This dissertation addresses the emergence of emotional involvement in the interaction with social robots. More specifically, we investigate the dynamics of children bonding with robotic pets to design robot based programs to improve patients’ experience in pediatric hospitals. Pet-robots are robots that mimic real pets as dogs or cats, both in appearance and in behavior. We assume that gaining understanding of the emotional dimension of children/pet-robots interaction would contribute to evaluate the impact of pet-robots in children’s lives, and to inform both robots’ design and robot-based applications for health and wellbeing. First, this research presents a novel model of bonding with robotic pets inspired in the human-animal affiliation and particularly in child-dog relatedness, where bonding is envisaged as a process towards companionship that evolves through three stages –first impression, short-term interaction and lasting relationship- characterized by distinguishable patterns of behaviors, cognitions and feelings that can be identified and measured. Secondly, a behavioral analysis of children interacting with the Pleo robot -a robotic pet shaped as a baby dinosaur-, with an emphasis on the interactional surface and particularly on the sequences of dyad’s reciprocal exchange is presented. The outcomes are twofold: the ethograms and coding schemes of Pleo’s and children’s behaviors and a higher level categorization of behaviors involved in bond forming that can be applied to other platforms and users. Thirdly, a naturalistic study carried out in a pediatric hospital to observe the interactive practices with the Pleo robot in the wild and to evaluate the feasibility and effectiveness of a Pleo-based intervention to accompany children is analyzed and discussed. Inspired on the beneficial effects of real pets’ company, the study consisted in an intensive ethnography, a systematic observation of a group play session and a follow-up case study of an experience of adopting a Pleo. Our results show that the key mechanism driving bond forming is the robot’s capability to deploy credible attachment behaviors –proximity seeking and resource soliciting- that elicit complementary nurturing and play behaviors in children. Beyond the novelty effect, self-reinforcing processes as learning and evolution can keep children engaged in rewarding interaction with the robot over time. Moreover, Pleo’s versatility allows diverse modalities of interaction and individual and group play, satisfying different needs as company, technological curiosity, entertainment and social facilitation both for normatively developed children and for children with special needs and their families. In general, the introduction of robot-based play was regarded by the hospital professionals not only as compatible with their daily day practice but valuable as a regular resource to smooth children’s stay at the hospital.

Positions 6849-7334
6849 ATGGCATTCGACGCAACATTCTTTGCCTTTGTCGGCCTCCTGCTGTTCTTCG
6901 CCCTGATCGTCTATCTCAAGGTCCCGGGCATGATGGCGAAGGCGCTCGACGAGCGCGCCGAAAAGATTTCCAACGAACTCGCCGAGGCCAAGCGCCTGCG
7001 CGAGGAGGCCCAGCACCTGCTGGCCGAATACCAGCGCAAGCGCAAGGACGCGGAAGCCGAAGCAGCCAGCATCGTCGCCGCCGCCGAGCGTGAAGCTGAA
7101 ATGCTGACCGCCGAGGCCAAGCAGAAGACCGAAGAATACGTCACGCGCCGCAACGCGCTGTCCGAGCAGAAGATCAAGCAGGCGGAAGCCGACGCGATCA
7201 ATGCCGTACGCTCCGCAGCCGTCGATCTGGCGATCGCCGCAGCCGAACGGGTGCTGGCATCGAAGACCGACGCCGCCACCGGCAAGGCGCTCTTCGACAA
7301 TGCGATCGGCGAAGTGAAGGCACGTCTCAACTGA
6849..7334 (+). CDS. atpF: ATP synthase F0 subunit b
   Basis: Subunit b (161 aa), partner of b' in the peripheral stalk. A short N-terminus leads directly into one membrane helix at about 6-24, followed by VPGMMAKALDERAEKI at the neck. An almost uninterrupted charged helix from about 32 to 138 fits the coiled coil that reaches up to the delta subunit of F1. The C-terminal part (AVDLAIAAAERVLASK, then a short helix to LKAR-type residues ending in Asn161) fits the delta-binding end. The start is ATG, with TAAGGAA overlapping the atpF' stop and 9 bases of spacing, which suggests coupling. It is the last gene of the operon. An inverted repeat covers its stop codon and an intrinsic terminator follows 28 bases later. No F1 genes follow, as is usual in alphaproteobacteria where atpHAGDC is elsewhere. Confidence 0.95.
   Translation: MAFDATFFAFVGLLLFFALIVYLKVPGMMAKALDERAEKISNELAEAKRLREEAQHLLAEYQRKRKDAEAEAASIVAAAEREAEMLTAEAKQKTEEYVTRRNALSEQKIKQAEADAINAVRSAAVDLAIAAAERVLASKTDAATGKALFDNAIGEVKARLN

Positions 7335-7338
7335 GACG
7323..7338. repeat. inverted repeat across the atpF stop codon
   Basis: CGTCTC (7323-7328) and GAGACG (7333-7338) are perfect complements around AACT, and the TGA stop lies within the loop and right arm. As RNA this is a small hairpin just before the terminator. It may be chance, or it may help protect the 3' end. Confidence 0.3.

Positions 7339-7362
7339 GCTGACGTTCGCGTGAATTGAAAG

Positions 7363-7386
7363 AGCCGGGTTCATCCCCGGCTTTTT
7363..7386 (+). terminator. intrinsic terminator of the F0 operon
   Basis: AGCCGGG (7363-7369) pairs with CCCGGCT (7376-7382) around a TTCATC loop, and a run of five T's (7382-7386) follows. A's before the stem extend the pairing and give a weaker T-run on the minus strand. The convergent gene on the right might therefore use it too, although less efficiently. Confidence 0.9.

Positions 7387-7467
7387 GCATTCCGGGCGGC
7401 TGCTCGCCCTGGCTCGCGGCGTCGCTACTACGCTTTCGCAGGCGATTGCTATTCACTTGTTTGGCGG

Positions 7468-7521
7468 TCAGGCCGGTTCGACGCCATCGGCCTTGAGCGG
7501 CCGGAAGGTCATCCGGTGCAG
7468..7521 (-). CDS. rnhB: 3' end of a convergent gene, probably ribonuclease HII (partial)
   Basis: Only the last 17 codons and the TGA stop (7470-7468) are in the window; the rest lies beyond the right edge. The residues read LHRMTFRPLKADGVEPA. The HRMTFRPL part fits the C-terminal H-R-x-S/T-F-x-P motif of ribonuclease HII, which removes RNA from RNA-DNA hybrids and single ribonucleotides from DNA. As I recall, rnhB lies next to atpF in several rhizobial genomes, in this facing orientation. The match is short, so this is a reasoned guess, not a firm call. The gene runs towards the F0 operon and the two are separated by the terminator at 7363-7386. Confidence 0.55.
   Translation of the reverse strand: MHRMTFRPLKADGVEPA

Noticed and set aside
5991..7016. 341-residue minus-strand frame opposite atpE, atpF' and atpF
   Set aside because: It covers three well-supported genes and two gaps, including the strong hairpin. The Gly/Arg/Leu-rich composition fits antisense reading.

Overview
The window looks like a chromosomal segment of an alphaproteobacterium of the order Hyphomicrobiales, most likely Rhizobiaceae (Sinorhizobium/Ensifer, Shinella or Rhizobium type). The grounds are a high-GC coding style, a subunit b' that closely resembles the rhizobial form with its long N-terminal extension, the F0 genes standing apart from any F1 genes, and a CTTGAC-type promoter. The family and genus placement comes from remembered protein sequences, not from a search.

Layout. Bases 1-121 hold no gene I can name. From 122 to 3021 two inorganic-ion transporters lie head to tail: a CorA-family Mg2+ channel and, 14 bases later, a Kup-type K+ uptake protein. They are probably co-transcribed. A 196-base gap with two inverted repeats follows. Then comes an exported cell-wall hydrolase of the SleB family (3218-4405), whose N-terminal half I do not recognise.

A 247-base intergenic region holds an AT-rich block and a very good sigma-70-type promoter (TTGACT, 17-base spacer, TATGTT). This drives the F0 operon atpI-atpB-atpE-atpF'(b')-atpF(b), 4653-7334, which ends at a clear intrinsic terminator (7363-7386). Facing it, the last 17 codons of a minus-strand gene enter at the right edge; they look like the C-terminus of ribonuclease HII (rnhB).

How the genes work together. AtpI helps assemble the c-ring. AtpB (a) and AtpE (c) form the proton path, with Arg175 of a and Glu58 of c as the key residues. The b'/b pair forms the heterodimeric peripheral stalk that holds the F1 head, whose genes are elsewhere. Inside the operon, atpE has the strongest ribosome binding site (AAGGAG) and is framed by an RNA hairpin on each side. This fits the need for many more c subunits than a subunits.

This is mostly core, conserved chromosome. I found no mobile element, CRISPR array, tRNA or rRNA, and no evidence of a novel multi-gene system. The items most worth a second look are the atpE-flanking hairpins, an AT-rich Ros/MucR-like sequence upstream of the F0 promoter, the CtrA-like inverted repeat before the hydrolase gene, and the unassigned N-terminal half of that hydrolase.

|Department||Department of Social Psychology and Quantitative Psychology|
|Degree||Doctor in Psychology|
|University||Universitat de Barcelona|
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